I stood at the top of Zhezh Mountain. Below me lay the fires of the city, littering the plain like fallen stars, and the Palace the brightest of them all. In there, somewhere, slept the Overlord. I clenched my fist around the hilt of my sky dagger.  The memory of him burned in my heart: asprawl on his throne, his fingers waving dismissively at my master as they dragged him off to meet the axe and then for me, the coal to my left eye. Mercy, he called it.

Beside me the goat gave a low bleat, and I came back. “Tonight,” I whispered.

I led the goat to my makeshift altar, a simple flat rock the length of me. On the goat’s side I painted the constellations with elderberry juice: The Archer. The Dragon. The Dagger. Each of them circled the star-shaped blackness in the white of the goat’s chest. Then I readied the dagger.

If I fled afterwards, they might not catch me, but it would not be enough.

Chanting quietly, I slit the goat’s throat and let the blood pour out on the altar. I drew the forbidden patterns with trembling fingers. Then I flung up my hand with a cry, facing the night for the first time.

The stars wheeled overhead as I waited and despaired. Then I saw it, faint at first, then stronger: the hairy star, the star of ill omen, the falling star, its tail pointing down at the palace like a dagger. All would see and know the Overlord’s end writ large in the stars, and though he might thrash and rage as I did when they took my eye, it would do him no good. Soon he would sleep forever in the crypts.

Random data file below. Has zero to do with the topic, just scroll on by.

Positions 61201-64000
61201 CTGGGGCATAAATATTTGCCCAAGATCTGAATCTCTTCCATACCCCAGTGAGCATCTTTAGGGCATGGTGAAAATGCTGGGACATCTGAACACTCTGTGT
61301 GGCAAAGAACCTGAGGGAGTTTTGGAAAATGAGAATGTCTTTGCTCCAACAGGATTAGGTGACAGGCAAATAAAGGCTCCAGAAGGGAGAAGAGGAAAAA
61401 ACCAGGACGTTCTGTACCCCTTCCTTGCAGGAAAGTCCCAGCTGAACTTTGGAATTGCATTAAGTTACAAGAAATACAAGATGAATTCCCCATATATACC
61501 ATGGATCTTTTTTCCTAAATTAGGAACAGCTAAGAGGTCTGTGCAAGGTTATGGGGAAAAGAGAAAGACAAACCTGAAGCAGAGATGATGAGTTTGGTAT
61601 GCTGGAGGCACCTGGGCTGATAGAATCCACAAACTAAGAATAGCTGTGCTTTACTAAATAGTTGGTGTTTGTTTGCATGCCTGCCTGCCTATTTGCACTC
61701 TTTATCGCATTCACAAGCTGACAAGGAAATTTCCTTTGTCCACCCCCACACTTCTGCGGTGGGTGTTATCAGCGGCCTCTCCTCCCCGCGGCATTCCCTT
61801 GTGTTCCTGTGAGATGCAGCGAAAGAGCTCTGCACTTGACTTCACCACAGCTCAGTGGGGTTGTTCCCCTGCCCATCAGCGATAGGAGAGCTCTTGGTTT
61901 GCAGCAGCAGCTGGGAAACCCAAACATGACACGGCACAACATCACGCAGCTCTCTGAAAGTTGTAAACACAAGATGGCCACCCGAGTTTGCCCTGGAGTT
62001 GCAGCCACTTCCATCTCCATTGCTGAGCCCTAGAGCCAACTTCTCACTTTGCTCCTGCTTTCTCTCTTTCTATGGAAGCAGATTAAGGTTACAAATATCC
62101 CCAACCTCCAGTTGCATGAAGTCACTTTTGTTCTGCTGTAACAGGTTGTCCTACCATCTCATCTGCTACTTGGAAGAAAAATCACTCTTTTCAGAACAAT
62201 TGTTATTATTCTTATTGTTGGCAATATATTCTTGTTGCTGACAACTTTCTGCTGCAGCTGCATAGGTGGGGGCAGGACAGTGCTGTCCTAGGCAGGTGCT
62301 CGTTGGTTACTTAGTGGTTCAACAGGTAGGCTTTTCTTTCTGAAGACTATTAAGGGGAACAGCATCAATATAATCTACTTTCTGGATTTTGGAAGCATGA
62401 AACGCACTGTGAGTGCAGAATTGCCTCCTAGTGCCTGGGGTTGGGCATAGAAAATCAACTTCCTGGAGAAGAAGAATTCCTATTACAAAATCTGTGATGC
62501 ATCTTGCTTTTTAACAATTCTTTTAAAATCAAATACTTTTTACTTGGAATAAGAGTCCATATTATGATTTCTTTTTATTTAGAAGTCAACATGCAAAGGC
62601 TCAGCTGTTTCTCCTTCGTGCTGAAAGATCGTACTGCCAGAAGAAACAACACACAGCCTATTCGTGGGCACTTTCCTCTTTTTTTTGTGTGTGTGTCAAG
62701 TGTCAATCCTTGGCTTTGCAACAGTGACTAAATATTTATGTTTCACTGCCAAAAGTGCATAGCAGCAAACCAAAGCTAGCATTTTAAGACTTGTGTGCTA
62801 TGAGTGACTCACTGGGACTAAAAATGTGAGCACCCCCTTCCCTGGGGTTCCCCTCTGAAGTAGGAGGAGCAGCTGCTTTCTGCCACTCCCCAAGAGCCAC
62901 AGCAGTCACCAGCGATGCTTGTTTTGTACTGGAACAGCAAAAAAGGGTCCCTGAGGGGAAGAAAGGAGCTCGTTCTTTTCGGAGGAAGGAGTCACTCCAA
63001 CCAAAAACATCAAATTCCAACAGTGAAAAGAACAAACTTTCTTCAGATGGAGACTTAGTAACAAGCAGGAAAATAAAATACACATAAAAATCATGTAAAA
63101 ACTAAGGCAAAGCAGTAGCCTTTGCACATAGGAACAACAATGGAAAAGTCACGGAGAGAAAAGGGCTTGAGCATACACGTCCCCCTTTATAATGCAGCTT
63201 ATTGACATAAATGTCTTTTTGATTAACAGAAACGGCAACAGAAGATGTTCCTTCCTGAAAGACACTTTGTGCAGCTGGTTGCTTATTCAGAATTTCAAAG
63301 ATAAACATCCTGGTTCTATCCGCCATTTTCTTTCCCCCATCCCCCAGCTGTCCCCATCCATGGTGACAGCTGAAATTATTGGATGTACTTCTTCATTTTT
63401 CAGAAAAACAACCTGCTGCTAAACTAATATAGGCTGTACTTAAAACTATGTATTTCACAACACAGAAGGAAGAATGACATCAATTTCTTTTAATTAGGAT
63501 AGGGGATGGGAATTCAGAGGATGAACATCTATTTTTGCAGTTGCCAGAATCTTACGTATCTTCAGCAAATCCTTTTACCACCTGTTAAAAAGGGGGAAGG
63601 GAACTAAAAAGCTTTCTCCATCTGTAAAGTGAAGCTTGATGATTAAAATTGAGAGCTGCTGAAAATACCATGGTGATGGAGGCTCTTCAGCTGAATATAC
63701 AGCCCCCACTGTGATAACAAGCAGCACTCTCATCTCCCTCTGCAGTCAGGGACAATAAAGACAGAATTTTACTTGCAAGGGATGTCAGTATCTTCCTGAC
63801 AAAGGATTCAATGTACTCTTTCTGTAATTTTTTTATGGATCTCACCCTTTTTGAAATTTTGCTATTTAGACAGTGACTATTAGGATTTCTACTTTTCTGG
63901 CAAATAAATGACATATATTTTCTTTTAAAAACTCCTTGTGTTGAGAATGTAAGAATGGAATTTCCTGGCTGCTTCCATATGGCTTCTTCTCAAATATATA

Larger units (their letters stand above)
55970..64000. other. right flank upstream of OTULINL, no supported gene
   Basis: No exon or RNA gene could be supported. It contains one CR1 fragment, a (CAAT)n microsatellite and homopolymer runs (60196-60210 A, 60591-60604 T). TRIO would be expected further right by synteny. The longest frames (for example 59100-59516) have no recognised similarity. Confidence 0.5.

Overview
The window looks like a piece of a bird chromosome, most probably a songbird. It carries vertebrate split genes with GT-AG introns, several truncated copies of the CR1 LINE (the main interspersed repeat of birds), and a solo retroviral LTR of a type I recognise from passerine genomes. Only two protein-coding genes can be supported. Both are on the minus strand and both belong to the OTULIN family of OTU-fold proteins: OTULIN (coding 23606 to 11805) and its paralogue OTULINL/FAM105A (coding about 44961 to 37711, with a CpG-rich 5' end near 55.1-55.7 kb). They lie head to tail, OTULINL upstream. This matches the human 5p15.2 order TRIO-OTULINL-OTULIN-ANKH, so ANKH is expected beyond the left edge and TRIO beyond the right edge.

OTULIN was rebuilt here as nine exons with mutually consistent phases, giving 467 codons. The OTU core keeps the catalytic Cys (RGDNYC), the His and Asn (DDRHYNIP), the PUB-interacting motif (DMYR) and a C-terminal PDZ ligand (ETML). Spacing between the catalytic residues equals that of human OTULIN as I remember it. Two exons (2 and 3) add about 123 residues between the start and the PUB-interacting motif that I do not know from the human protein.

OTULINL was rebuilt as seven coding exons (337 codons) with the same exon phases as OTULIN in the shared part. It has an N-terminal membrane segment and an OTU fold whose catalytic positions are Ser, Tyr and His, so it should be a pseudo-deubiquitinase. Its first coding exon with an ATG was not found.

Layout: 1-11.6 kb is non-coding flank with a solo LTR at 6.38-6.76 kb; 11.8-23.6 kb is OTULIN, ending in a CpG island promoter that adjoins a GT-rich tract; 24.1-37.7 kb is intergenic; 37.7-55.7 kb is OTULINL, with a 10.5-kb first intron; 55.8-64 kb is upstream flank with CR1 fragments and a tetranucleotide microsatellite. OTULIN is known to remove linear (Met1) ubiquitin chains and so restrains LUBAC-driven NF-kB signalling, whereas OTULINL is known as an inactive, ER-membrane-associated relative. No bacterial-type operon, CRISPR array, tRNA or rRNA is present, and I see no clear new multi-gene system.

I sat on the cold ground and waited for them to find me.

“How was your first day?”  says the woman standing in front of him. She’s 50 or so. Middle management. Uncomfortable and avoiding his gaze. He can’t remember her name. Peggy? Pinky? Something with a P.

“Just like every other day,” he says. He shrugs.

She smiles a bit too widely, as if trying to mask her disdain for him – the lowly mailroom clerk – but doing a shitty job. That’s fine, he thinks. She’ll be here herself one day. You can only stay comfortably in the middle for so long. Falling is easiest.

Patty? he thinks. Maybe Polly?

He can’t really remember anyone’s name anymore, even the ones he’s worked with for decades. The long descent from chief executive to mailroom clerk is all he’s got left. The blurry remnants of an enthusiastic start, a somewhat satisfying career, an occasional breakdown. Something in the back of his mind nags at him, tells him things aren’t supposed to be this way. Something’s backward.

But what’s the point of questioning when you’re on your way out?

“Just leaving,” he says. “Getting ready to go.”

“Well,” she says. “This is goodbye, then.”

She waits, as if for a cue that she’s allowed to go. As if she has to ask his permission.

“So long, Pankaja,” he says. Her smile drops away. For a moment it seems as if she may start crying, but then she spins and rushes out the door. Maybe, he thinks, he wasn’t supposed to remember anything after all.

“First day,” he mutters, the words lonely and barely audible. “Or is it the last?” He can’t remember.

The former president cleans off his desk, empties the trash, turns off the mail room lights, and exits.

Everything fades quickly from memory.